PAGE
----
It’s been almost two years since developer Ghost Town Games released Overcooked, one of the most fun couch co-op games ever, which got saucepans and tempers boiling over alike. Philipp’s test from back then gives you an overview of the premiere of the kitchen battle series. Part two has now been released for Xbox One, Playstation 4 and Nintendo Switch and makes the hearts of digital, stress-tested amateur cooks beat faster again. You can find out in my test whether Overcooked 2 is a worthy successor to the famous first part.
Crazy story without a common thread – the attack of the unemployed
The story is just as crazy as in the first part of Overcooked this time. The Onion Kingdom is in danger when the Onion King awakens a horde of unbread by reading from an old cookbook. Um, unbread? Yes, exactly from zombie breads. They have an insatiable hunger and it is up to us to satisfy this hunger. For this we set off in story mode on behalf of the onion king in a food truck to learn new recipes and improve our cooking skills. Unfortunately, while we drive from level to level on the map, there is no trace of the story. Every once in a while we’ll revisit the Onion King for a light-hearted chat about the zombie bread threat. Here the story could have been given a little more space, even if it seems a bit crazy. It’s always funny and made me smile during the intro. It’s a shame, because the story mode isn’t called that for nothing.
New recipes and levels – still (k) old coffee?
As in the first part, Overcooked is still about processing incoming orders as quickly as possible and satisfying the hunger of the restaurant guests. You learn a recipe before the start of a level, which you then have to cook quickly. Cook rice, fillet the fish and wrap it in seaweed – the portion of sushi is ready. The respective architectural conditions in the form of shifting kitchen parts make preparation considerably more difficult. In addition, the orders appearing at the top left are sometimes different and you have to be careful whether the next portions of sushi were ordered with salmon, surimi or purely vegetarian with cucumber. If you hand out dishes that weren’t ordered or if you dawdle and don’t serve the guests within a certain time, it tears a hole in the cash register. Because the aim of each level is always to achieve a certain turnover in order to reach the next level. As the game progresses, the recipes become more and more complicated and the physical laws of the kitchen seem to be abandoned completely. Then there are also stressful elements such as a lack of plates because you forgot to wash them up again or cooking pots that were burning and the fire quickly spread throughout the kitchen and had to be extinguished. In combination withWith the still rather spongy controls, the potential for freaking out and having fun is very high. All in all, Overcooked 2 has remained true to its predecessor and differs only in that it is now also possible to throw raw food to bring even more speed into the game and save walking distances. The old recipes such as burgers, pizza and co. are now joined by sushi, cakes, pasta with meat sauces, pancakes and steamed dishes.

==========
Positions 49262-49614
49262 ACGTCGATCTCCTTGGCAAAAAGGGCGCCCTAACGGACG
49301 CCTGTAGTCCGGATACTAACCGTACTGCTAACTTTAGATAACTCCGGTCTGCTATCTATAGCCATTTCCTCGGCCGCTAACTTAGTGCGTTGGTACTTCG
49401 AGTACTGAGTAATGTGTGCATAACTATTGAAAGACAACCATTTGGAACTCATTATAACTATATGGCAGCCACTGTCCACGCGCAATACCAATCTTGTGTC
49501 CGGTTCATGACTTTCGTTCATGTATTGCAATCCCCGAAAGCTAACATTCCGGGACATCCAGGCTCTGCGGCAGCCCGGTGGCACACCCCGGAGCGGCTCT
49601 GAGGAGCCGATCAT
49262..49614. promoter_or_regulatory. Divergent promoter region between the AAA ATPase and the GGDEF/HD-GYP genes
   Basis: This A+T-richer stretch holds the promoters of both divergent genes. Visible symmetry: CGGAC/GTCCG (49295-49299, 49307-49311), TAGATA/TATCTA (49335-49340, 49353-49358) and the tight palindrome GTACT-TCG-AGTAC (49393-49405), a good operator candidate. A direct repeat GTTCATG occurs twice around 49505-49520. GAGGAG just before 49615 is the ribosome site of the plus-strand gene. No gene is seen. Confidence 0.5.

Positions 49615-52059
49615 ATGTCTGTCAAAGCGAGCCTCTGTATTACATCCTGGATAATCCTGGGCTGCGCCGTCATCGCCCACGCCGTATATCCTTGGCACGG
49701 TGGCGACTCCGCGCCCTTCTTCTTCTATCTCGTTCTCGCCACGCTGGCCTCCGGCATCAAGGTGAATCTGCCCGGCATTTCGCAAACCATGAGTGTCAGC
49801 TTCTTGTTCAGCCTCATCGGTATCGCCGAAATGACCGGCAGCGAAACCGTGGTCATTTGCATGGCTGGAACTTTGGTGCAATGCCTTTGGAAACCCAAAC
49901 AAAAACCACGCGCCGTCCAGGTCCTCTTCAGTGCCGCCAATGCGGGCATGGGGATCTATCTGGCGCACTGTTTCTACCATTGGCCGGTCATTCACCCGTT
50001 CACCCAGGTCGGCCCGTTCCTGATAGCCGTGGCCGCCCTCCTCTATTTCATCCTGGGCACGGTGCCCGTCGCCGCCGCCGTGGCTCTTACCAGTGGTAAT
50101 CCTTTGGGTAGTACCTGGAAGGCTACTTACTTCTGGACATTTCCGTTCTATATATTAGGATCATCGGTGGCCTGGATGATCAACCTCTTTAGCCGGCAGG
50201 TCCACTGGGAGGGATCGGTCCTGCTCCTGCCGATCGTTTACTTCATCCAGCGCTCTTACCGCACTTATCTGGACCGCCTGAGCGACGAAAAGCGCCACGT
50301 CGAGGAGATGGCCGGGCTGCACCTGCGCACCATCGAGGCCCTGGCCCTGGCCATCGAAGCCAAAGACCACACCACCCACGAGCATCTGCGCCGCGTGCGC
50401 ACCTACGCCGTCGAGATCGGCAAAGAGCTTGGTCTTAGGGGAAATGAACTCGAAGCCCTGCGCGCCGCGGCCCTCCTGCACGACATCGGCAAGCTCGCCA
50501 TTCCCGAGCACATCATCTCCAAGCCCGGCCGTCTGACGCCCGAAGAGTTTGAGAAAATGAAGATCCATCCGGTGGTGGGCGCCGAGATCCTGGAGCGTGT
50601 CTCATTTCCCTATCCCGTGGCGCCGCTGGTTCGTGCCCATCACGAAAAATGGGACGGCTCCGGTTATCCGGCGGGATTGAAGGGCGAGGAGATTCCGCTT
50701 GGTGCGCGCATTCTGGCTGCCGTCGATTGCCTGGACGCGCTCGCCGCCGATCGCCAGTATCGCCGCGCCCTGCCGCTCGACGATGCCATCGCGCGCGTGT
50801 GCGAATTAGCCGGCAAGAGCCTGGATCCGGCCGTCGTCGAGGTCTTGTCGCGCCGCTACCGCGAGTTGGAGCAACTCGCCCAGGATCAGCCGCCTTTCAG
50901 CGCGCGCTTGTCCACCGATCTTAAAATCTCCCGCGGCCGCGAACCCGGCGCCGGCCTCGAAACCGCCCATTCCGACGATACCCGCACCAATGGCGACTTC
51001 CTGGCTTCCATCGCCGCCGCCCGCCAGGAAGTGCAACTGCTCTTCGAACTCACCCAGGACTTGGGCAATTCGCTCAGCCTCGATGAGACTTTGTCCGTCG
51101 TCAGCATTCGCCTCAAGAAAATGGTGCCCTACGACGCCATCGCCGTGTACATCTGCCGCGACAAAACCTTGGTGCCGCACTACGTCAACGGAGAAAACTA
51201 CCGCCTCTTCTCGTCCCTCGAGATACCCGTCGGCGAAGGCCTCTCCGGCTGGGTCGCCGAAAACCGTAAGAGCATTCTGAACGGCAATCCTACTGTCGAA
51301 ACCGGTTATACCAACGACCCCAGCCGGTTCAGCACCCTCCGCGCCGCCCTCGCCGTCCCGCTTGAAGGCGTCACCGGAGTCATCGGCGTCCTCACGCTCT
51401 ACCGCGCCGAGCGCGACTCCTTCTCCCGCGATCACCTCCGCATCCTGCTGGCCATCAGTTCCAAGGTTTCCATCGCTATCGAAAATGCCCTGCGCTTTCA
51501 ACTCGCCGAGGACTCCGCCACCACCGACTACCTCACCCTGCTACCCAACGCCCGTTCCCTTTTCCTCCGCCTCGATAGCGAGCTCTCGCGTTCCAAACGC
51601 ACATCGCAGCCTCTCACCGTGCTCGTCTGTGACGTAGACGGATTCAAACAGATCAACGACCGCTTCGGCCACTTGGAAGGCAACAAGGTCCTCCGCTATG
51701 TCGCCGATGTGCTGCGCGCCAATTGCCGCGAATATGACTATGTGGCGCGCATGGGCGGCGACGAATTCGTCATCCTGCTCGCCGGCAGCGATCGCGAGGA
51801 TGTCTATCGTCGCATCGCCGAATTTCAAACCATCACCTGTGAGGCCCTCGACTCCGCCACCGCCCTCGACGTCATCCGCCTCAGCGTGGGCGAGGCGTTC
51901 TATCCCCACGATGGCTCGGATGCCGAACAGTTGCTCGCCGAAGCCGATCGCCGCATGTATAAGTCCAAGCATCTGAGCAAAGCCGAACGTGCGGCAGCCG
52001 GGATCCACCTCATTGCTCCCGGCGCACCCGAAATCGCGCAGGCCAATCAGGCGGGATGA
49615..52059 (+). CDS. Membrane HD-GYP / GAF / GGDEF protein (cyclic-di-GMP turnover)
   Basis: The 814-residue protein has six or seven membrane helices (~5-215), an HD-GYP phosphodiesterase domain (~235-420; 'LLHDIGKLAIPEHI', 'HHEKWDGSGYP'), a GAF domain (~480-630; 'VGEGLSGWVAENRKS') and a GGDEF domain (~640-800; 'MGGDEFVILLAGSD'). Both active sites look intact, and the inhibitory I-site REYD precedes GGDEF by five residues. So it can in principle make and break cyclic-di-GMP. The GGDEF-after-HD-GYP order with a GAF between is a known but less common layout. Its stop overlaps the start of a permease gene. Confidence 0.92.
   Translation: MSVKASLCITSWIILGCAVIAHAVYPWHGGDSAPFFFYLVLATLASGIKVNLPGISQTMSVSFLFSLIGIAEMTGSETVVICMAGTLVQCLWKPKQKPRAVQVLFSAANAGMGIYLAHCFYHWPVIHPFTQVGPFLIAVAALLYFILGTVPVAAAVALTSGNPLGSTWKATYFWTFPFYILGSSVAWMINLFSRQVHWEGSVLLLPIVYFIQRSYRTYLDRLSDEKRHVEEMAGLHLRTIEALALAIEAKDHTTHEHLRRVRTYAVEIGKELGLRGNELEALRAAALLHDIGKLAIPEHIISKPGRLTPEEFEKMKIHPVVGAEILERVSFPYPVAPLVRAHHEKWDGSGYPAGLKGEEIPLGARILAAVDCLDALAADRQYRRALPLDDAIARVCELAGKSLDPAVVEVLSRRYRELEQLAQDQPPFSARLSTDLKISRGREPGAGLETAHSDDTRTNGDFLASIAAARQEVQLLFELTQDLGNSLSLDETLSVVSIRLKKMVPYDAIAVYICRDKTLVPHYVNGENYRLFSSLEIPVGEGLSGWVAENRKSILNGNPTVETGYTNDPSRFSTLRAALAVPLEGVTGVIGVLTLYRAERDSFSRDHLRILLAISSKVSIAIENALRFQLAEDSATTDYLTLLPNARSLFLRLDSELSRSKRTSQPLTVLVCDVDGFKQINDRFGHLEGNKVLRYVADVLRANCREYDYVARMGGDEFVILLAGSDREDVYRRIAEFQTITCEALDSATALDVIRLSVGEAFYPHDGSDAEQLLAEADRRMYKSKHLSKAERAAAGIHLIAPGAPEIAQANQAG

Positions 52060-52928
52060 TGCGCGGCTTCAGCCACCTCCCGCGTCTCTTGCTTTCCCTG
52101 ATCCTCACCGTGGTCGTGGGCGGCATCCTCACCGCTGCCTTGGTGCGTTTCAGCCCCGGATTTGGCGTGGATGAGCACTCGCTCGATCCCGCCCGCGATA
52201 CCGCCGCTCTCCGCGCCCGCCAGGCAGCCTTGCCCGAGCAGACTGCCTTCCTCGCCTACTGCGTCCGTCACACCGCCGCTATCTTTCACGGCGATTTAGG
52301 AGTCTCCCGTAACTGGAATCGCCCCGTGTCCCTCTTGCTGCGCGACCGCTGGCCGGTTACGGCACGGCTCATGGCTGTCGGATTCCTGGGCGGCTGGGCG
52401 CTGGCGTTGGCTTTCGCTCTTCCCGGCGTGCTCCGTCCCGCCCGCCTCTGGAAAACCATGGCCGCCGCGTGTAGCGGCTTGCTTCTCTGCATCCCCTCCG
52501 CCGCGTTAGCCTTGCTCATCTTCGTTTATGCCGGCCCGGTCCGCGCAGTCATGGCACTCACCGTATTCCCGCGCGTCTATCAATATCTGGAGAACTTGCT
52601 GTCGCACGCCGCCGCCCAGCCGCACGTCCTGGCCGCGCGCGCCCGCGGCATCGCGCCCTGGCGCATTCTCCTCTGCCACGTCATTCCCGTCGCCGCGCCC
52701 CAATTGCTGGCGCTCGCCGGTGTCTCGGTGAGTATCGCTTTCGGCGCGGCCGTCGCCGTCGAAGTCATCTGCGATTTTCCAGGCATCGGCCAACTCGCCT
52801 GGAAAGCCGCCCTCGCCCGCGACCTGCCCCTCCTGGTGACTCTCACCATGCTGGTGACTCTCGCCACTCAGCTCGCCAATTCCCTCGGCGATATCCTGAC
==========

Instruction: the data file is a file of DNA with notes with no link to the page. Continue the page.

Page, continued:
New game modes – finally sink into the kitchen chaos online
As with part 1, Overcooked 2 can also be played alone by using a button to switch between two chefs, but the whole thing is only really fun in co-op with 1-3 friends. While in the first part you were limited to the couch co-op, which still has the greatest potential for fun, you can now finally compete online to simmer. Because in addition to the story mode, there is also an arcade and versus mode. Private online sessions with friends are available, but both modes can also be played with total strangers. In order to communicate with them, the possibility of emojis was introduced. However, these are not enough, especially for private sessions, and the lack of a reasonable voice chat on the Nintendo Switch is painfully noticeable. Nevertheless, the online mode is an important innovation that allows you to play the game even when no one is available to play along.
Fader aftertaste – faulty localization, frequent loading times & manageable scope
Unfortunately, Overcooked 2 is not perfect and has one or the other bland aftertaste. The partly faulty and incomplete localization is a little less annoying. So some words have not been translated correctly. This catches the eye right at the beginning when the controls are explained in an overview and also appears from time to time as the game progresses. The sometimes very frequent loading times have a much greater negative impact. It somehow worked better in the previous version. Both in the online and in the story mode you can admire the light blue loading bar again and again and too often for my taste. It is also not possible to directly repeat a level that has already been played without waiting patiently. In terms of scope, this isn’t a lavish feast, but more of a manageable snack. In the story mode, the game comes with a total of 36 different levels – that sounds like a lot at first – but for die-hard overcookers like me, these are quickly played through. A professional or endless mode would have been nice here.
Overall, Overcooked 2 is in no way inferior to its predecessor. With the new game modes and the option to finally let the cooking pots boil over online, one of the biggest criticisms of the first part is gone. Nevertheless, the whole thing is a little lacking in scope and innovation in the overall concept. Here we can perhaps still hope for a funny DLC like in part 1. However, fans and novice cooks with a fable for crazy and insane multiplayer action can again reach for the wooden spoon without hesitation.